What nobody noticed at the time, though, was that Three Mile Island was in fact a success story: The concrete containment structure did just what it was designed to do — prevent radiation from escaping into the environment. And although the reactor itself was crippled, there was no injury or death among nuclear workers or nearby residents. Three Mile Island was the only serious accident in the history of nuclear energy generation in the United States, but it was enough to scare us away from further developing the technology: There hasn’t been a nuclear plant ordered up since then.
Today, there are 103 nuclear reactors quietly delivering just 20 percent of America’s electricity. Eighty percent of the people living within 10 miles of these plants approve of them (that’s not including the nuclear workers). Although I don’t live near a nuclear plant, I am now squarely in their camp.
Going Nuclear

An interesting read.

The best article I’ve read on Intelligent Design

Orson Scott Card takes a reasonable and refreshing “pox on both their houses” approach to the subjet.

[W]hen you purport to teach science in school, the subject you teach had better be science, and not somebody’s religion in disguise.
That’s the problem with both sides in this squabble. They are both functioning as religions, and they should stop it at once.
If both sides would behave like scientists, there wouldn’t even be a controversy, because everyone would agree on this statement:
Evolution happens and obviously happened in the natural world, and natural selection plays a role in it. But we do not have adequate theories yet to explain completely how evolution works and worked at the biochemical level.
That is a true statement, according to our present state of scientific knowledge.
And when Darwinists scream that we do too know how to explain evolution, and it’s natural selection, so just stop talking about it, they are dogmatists demanding that their faith — the faith that Darwin’s model will be found to explain everything when we just understand things better — be taught in the public schools.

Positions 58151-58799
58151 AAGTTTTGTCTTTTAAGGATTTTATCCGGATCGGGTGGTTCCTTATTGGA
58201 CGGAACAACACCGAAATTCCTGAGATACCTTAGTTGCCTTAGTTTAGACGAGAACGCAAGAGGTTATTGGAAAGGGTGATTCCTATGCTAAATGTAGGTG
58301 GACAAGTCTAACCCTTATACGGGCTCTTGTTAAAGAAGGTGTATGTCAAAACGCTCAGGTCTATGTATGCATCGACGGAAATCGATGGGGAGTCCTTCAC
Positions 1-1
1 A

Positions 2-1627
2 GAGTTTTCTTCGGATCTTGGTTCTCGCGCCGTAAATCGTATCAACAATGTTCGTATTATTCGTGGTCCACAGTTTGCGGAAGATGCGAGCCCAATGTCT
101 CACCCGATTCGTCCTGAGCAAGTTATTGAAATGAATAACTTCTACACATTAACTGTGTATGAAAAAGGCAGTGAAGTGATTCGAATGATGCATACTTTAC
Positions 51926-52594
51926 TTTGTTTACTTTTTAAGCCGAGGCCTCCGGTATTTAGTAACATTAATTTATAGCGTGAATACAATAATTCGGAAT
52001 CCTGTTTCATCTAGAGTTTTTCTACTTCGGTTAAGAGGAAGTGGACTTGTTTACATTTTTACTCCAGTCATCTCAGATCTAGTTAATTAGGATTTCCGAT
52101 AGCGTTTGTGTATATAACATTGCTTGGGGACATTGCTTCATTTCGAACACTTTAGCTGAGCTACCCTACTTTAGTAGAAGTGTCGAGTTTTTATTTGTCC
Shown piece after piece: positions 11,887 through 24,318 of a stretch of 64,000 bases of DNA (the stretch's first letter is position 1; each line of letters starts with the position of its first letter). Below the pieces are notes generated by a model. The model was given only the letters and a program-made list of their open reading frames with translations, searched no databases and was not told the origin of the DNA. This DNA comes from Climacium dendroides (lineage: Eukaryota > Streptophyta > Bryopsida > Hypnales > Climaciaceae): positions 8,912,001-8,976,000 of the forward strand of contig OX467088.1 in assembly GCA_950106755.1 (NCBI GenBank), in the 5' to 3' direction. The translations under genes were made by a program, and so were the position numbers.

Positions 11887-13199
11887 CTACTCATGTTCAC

There is no reason for science teachers in the public schools to take a single step beyond that statement I made above. It allows the teaching of every speck of scientific biology; and it makes moot the as-yet-unknowable issue of how each specific complex biochemical system came into existence.
In fact, what every school board in this country should decide is to ignore both sides’ demands that the schools teach their faith, and allow the public schools to perform their public service: educating children in our shared culture, including what we have learned through the scientific method.
Orson Scott Card


Looks like Alzheimer’s might turn out to be type 3 diabetes.

I can’t believe this is an actual news article

Anheuser-Busch Cos. Inc. said it will quit marketing a drinking game called “Bud Pong” after discovering that some people were imbibing beer during the game instead of water, as directions specified.
The nation’s biggest brewer rolled out “Bud Pong” in July, sending kits to beer wholesalers in 18 states. The bar game is played by bouncing ping pong balls into cups of liquid, with participants taking a drink if they lose a point. Anheuser-Busch suggested players fill the cups with water. A New York Times article Sunday described players using beer instead.
“It has come to our attention that despite our explicit guidelines, there may have been instances where this promotion was not carried out in the manner it was intended,” Anheuser-Busch spokeswoman Francine I. Katz said in a statement Tuesday.

“The intent of this program was to provide adults who socialize in bars with a fun activity,” Katz said in a statement. The company said it was pulling the promotion, and did not want perceptions of the “Bud Pong” game to conflict with a $500 million campaign to promote responsible drinking, Katz said.
It is irresponsible in itself to suggest that water be used during a bar game, said Glynn Birch, national president of Mothers Against Drunk Driving.


4th Avenue Jones – Stereo